Dictionary of Welsh Biography


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GWYNNE , SACKVILLE ( c. 1751 - 1794 ),

a member of the great clan of Gwynne of Glanbrân , near Llandovery , whose mansion, destroyed by fire, now lies in ruin — for the family, see under Gwynne of Llanelwedd . According to W. R. Williams ( Old Wales , iii, 286-8), he was b. c. 1751 — if so, the references to him (in Welsh books) as ‘an old gentleman’ are rather misleading. He m., in 1772 at Dublin and without his father's knowledge, a daughter of one of the Glanbrân tenants, and accordingly parts of the estate were left ( 1774 ) to his younger brother. His wife d. in 1787 ; he re-married in 1793 , but d. before the birth of a daughter in Aug. 1794 . He was noted as a lover of the harp . Edward Jones ( Bardd y Brenin , q.v.) affirms that Gwynne was one of the finest players of his day upon the triple harp . He was also a patron of harpists — see, e.g. under Wood ; it was at Glanbrân that John Richards ( 1711 - 1789 ), a famous harp-maker of Llanrwst , d. (he was buried at Llanfair-ar-y-bryn , Llandovery ). As will be seen from the article Wood , the patronage of the harp at Glanbrân continued well into the 19th cent.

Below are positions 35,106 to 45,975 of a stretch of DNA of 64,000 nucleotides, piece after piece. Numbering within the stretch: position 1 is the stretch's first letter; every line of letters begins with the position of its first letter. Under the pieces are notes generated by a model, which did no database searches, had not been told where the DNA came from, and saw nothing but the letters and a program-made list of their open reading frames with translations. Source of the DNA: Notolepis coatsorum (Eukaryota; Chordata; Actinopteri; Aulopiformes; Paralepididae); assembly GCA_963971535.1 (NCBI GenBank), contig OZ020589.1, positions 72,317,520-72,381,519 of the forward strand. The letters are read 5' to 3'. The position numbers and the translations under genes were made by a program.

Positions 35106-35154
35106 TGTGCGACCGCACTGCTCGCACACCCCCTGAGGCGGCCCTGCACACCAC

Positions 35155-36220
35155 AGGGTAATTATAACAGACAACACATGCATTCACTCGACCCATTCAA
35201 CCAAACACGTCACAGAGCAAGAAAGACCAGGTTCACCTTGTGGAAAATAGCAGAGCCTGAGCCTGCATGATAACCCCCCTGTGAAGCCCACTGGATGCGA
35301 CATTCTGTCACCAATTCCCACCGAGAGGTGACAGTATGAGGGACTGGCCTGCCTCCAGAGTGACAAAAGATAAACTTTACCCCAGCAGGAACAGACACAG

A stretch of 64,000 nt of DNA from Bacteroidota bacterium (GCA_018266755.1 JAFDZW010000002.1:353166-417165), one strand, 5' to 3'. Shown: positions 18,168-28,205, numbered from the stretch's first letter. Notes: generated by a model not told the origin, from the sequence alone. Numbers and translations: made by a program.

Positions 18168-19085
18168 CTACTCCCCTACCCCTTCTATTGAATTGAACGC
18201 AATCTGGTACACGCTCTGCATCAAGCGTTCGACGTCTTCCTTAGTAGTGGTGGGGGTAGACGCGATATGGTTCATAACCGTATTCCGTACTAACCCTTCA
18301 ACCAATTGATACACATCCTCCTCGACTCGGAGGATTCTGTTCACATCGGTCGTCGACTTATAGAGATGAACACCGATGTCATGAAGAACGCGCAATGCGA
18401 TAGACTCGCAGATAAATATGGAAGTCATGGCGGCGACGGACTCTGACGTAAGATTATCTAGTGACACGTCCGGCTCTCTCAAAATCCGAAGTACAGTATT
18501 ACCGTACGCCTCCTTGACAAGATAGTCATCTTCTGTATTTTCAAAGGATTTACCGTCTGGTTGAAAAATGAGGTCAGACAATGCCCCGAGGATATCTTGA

Author:

Emeritus Professor Robert Thomas Jenkins, C.B.E., D.Litt., Ll.D., F.S.A., (1881-1969), Bangor

Published date: 1959